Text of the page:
we will probably stop playing with them after this tour which ends in april. we'd like to move on now and see what happens. after having completed this new album, sigur rós and amina will probably start moving in different directions, which is probably a positive thing for both groups. some of us have been living in different countries and it's been difficult for all eight of us to be this one whole all the time. this has been a great project and it's been very inspirational and rewarding for us to work under another group's name but we think now it's time to start doing things on our own terms.

so what's next for amina?

well we've definitely given up on being session players and playing at special occasions like weddings. we can't help but be bored with that kind of thing after having had this kind of creative freedom with sigur rós for so long. we're now rather familiar with the technical aspects of making music and we've playing around with the idea of recording an amina album this year with not just strings but with all kinds of other instruments as well. we've come to know each other so well musically that it'd be kind of silly to pass up an oppurtunity to record an album together. it's probably just a matter of time.

where does the name 'amina' come from?

it was originally anima, we came up with that name during a panic attack the day before our first concert when we realised we didn't have a name for the quartet. we were flipping through a latin dictionary and came across the word 'anima', which means soul or spirit. it's maybe kind of pretentious but we just thought it sounded nice. after half the quartet left and two new players came in we switched the letters to make 'amina', mostly out of laziness.

how did the string intro in the new live version of von come about?

we got a phone call from the band the day before the icelandic opera house concert that they'd like the concert to start with a 10 minute string intro that would lead into von. we had written down a few keywords of what we wanted it to be like and we just improvised it at the concert. we've kept it similar to what we improvised there but it's different every time we play it.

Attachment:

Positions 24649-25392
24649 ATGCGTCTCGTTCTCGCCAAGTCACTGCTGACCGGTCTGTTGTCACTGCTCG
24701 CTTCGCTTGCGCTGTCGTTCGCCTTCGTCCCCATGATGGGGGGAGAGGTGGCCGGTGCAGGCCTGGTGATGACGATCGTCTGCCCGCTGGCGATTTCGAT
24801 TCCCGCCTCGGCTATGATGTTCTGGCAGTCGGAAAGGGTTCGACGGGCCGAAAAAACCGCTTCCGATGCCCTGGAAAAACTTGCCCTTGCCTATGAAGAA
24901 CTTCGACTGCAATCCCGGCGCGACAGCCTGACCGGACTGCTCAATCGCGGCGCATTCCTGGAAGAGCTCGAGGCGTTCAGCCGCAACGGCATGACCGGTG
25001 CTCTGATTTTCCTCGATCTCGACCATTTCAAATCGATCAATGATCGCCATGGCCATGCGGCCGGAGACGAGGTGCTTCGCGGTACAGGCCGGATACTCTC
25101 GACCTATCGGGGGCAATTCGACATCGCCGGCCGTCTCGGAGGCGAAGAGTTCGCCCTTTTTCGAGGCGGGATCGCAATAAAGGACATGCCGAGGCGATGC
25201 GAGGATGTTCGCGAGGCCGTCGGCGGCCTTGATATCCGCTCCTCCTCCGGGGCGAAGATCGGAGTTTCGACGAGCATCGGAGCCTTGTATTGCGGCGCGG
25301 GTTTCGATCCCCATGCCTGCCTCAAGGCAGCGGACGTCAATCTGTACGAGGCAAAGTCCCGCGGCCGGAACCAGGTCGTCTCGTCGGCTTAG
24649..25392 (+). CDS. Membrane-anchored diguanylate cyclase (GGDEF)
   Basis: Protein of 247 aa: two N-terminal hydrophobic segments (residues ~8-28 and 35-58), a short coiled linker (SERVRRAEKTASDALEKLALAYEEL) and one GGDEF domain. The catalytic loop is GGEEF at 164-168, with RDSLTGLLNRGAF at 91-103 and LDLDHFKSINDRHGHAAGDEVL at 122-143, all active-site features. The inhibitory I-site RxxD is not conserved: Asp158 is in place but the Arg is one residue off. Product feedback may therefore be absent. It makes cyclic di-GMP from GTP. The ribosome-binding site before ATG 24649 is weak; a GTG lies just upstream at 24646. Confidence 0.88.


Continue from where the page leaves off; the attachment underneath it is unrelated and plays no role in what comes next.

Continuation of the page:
we've heard that the new version of von and hafssól might be on the upcoming vaka single, is this correct?

there were some concert recordings made of those songs during last year's tours because the boys intended there to be a live element on the vaka single but they've now decided to scrap that idea and use something else instead. so von and hafssól aren't likely to be the vaka single, i'm afraid.

how did the new song 'mílanó' come about?

jónsi was running back and forth with a minidisc at the soundcheck before the mílanó concert in 2001 and he asked us to play something so we improvised what is now the foundation of mílanó. we didn't play it at that concert but jónsi listened to the recording afterwards and really liked it and said "let's play mílanó at the next concert" even though it wasn't a song yet, only this small idea. after we'd been touring for so long with the same setlist, it was very refreshing for all of us to play something that we didn't know by heart, a breath of fresh air. we started a rule which we've been trying to hold that we must play at least one improvised song at each concert. mílanó has since them evolved quite a bit and has been frequenting the setlists lately.

and now for the gossip part of the interview. maría, you and kjartan have been together for over two years now. what's it like working so intimately with your boyfriend?

you would think that the relationship would be doomed with having to work together for such long periods of time as when we tour together but it's actually worked out very well. we work well together but inevitably there are occasionally some strange situations you end up in. but that's just how it is.

okay now that we've got the gossip i think that's about it. thanks for your time.

you're welcome, it's been our pleasure.

(translated from icelandic by björn erlingur flóki björnsson)